> Silvestre Revueltas - Orchestral Music [HC]: Classical CD Reviews- Nov 2002 MusicWeb(UK)






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Silvestre REVUELTAS (1899 – 1940)
Sensemayá (1938)
La noche de los Mayas (1939)
La Coronela (1940)
Aguascalientes Symphony Orchestra/Enrique Barrios
Recorded: Teatro Aguascalientes, Mexico, February 2001
NAXOS 8.555917 [67:25]


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Sensemayá undoubtedly is Revueltas’ most popular and best-known orchestral work. The present orchestral version was made in 1938 whereas the original 1937 version is a setting for chorus and small orchestra of a poem by Nicolás Guillén. There also is a version for chamber orchestra. The poem deals with the ritual chant performed while killing a snake and tells the story of a princess transformed by a magician into a snake, in revenge of her rejection of him. A snake hunt is set up and the snake is eventually killed by the magician. The spell is broken and the princess has her soul back. The villagers rejoice. This primitive, ritualistic tale inspired a powerfully evocative, colourfully scored work which, to a certain extent, might be regarded as some sort of Mexican Rite of Spring. The elemental forces are suggested by the hypnotic repetition of the main rhythmic gesture underlining the whole work and which is in fact the musical translation, as it were, of the purely phonetic refrain in Guillén’s poem. Stravinsky may not be very far, but the music is pure Revueltas and has a quintessential Mexican character. No wonder it became widely popular and championed by celebrated conductors such as Stokowski, Bernstein, Batiz, Mata and Salonen, to name but a few. I would now like to hear the original version for voices and small orchestra.

Revueltas composed several film scores and made some concert suites of them, such as the comparatively well known Redes. The orchestral suite of La noche de los Mayas was made by José Yves de Limantour. Both the film and the score were ambitious projects, though I must confess that I never saw the film (I wonder who has?) and thus cannot comment about the real part played by the music. In any case, Limantour did a wonderful job with what must have been a rather fragmentary score, and the result is a substantial symphonic fresco which has often been compared to the impressive Mexican mural frescos (old and new). Revueltas conjures up a fantastic sound world in accordance to his own all-embracing vision of the Maya world. Colourful scoring and powerful rhythms drive the music along, in turn menacing, violent, dreamily mysterious, at times tender, ecstatic and exalted.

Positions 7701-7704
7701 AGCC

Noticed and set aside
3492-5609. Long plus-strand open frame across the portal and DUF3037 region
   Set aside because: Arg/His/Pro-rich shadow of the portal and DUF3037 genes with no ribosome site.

The rarity here is the ballet score La Coronela, Revueltas’ last major work which he did not live long enough to complete. It was completed from the short score by Blas Galindo and orchestrated by Huizar. Some twenty years later, Limantour made a new arrangement for a new orchestration by Moncada. For the last episode, he included some music from scores written by Revueltas for two films about the Mexican Revolution. The notes do not say much about the dramatic content of the libretto by Falkenstein, except that it deals with Mexican life at the beginning of the 20th Century and is inspired by, or at least based on, paintings by José Guadalupe Posada. The music is again very fine, vintage Revueltas and deeply Mexican in feeling, with nevertheless more than one touch of sarcastic humour and irony such as the allusion to The Last Post in the fourth section The Last Judgement. This is a worthwhile addition to Revueltas’ discography though it has already been recorded at least once before (KOCH 3-7421-2 which I have not heard).

There are many fine versions of Sensemayá and of La noche de los Mayas, but the present readings are, to my mind, excellent, though I found that of Sensemayá a bit cautious, but remarkably well recorded (some details of orchestration are particularly clearly heard here). However, Barrios has a real feeling for the music and conducts committed readings of these superb scores by Mexico’s greatest composer. I now sincerely hope that this release will be the first of a complete recording of Revueltas’ orchestral music, for there are still several half-forgotten scores that definitely deserve to be re-appraised. Recommended, particularly so for the inclusion of the rarely heard ballet La Coronela.

Hubert Culot


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